By familiarizing themselves with these tools and understanding their capabilities, developers can harness the power of I2C communication in their Linux projects and drive innovation in various industries. In conclusion, the Linux I2C tool package offers a powerful set of tools that simplify and enhance the interaction with I2C devices.

The i2cdetect command allows for easy detection of I2C buses and connected devices, while i2cget and i2cset enable reading from and writing to I2C slave devices. The i2cdump command provides a comprehensive view of the data stored in a device, and i2ctransfer allows for efficient read and write operations.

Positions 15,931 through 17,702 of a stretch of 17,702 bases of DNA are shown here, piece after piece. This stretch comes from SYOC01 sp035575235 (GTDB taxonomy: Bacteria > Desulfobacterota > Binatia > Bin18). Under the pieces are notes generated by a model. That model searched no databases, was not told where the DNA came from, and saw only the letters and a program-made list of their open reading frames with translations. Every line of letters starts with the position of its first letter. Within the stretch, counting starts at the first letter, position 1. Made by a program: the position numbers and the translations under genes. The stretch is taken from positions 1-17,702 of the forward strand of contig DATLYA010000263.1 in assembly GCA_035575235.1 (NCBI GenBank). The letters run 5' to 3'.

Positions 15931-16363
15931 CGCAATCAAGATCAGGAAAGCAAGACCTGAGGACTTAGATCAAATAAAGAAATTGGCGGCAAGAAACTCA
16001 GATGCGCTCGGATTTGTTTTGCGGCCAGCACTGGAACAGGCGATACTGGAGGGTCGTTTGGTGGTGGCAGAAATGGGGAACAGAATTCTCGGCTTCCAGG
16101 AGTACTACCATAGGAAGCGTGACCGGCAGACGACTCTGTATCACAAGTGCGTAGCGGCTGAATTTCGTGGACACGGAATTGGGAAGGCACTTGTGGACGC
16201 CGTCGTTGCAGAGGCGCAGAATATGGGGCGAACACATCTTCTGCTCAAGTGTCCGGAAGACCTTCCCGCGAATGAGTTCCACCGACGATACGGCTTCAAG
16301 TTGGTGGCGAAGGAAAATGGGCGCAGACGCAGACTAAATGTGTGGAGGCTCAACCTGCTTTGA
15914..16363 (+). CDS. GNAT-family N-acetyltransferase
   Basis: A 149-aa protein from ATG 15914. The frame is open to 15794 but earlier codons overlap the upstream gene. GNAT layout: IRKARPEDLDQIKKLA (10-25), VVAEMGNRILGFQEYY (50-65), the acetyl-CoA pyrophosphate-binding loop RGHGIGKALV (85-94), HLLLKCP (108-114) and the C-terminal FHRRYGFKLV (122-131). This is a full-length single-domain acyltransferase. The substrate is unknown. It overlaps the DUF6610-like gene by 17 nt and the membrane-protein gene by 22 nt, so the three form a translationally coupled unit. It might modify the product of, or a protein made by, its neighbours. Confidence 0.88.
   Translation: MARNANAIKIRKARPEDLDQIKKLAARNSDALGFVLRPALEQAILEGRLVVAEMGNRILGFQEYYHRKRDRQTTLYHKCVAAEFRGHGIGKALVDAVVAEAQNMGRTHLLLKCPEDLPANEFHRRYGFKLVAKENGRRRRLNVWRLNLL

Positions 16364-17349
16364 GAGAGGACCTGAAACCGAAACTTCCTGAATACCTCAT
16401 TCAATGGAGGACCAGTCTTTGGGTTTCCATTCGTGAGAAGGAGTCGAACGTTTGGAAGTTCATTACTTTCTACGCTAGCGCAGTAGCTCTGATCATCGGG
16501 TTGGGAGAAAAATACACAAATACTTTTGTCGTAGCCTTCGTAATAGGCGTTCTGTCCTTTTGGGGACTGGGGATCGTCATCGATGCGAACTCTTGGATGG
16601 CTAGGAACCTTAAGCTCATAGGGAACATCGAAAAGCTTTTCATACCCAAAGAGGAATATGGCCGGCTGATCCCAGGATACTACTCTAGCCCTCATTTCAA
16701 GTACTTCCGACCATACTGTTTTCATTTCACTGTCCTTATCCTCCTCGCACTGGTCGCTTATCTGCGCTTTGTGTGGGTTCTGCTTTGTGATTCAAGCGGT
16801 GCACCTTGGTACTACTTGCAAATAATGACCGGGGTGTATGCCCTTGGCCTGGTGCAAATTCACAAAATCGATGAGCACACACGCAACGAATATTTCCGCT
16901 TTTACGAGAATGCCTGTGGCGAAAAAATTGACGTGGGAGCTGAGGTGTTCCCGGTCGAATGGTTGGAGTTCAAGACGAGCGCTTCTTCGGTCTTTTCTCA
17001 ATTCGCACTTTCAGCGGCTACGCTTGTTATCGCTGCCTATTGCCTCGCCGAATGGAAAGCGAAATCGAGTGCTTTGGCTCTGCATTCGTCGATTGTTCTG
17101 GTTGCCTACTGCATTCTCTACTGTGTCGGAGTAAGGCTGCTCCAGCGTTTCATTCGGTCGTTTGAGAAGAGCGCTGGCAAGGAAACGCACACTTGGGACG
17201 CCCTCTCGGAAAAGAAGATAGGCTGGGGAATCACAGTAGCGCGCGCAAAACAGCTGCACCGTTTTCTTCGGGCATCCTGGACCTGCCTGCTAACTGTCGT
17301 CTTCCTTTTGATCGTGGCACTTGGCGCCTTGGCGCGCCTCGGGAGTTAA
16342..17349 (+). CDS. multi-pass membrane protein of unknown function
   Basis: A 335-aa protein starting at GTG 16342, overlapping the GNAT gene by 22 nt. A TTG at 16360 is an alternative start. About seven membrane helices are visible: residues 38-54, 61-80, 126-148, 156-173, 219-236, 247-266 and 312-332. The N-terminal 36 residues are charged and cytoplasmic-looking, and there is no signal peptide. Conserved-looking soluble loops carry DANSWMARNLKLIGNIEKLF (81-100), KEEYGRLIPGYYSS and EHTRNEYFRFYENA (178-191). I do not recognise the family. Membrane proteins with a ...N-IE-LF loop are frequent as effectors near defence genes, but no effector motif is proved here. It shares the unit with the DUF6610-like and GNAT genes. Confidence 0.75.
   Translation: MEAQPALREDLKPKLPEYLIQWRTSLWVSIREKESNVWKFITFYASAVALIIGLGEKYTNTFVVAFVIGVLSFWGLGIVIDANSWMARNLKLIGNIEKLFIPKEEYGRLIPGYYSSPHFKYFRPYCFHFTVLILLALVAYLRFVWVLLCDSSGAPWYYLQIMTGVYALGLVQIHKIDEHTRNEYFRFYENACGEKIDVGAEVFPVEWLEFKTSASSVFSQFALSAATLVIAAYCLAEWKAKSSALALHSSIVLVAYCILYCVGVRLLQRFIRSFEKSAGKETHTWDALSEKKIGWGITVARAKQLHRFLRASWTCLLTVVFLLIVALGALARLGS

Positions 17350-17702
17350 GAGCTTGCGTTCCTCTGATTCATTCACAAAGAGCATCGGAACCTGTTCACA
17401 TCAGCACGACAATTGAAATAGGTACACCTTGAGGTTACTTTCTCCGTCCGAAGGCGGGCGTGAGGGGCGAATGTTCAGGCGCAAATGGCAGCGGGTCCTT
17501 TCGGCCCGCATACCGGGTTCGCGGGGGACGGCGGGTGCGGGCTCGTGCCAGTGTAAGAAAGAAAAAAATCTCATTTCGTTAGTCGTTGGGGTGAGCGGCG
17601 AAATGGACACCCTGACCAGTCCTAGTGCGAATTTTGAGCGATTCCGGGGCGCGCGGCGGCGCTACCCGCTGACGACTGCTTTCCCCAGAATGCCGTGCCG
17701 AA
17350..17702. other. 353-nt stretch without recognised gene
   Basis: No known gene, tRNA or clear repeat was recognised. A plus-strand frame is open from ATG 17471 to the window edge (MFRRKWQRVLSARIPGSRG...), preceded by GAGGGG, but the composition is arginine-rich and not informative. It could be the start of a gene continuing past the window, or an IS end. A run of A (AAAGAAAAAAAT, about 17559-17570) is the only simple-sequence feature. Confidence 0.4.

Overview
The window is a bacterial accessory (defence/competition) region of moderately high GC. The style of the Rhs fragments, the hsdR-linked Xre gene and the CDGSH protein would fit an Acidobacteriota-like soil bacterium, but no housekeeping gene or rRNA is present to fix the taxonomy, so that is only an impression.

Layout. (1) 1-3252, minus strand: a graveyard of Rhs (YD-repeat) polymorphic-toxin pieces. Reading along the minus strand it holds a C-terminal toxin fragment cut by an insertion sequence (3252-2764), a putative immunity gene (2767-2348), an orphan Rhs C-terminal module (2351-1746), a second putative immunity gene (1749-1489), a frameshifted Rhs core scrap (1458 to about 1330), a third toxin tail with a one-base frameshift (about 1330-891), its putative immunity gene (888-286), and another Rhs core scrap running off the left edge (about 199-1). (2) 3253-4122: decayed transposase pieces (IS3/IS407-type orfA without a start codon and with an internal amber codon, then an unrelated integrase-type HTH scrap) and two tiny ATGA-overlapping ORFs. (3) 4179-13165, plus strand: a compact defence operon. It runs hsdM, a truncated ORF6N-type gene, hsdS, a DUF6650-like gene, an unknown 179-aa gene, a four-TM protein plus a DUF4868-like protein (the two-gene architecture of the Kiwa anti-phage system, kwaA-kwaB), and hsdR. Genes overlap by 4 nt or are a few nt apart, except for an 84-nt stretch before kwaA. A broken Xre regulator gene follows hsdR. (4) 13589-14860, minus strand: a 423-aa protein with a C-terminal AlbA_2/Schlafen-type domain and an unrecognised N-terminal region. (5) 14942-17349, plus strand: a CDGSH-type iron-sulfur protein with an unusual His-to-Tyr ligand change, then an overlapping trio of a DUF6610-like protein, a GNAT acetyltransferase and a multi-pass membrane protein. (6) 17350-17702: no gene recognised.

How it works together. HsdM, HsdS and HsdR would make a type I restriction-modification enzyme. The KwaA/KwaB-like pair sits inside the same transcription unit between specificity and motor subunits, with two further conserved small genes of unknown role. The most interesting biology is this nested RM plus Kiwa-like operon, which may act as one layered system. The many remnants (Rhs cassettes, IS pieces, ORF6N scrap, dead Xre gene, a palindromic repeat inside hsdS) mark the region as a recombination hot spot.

These tools are invaluable for developers and system administrators working with I2C devices, allowing for seamless integration into Linux systems. By leveraging the capabilities of the Linux I2C tools, developers can achieve reliable and efficient communication with external I2C devices, driving innovation and advancements in various industries.

Embrace the power of Linux I2C tools, and embark on a journey of successful I2C integration in your projects.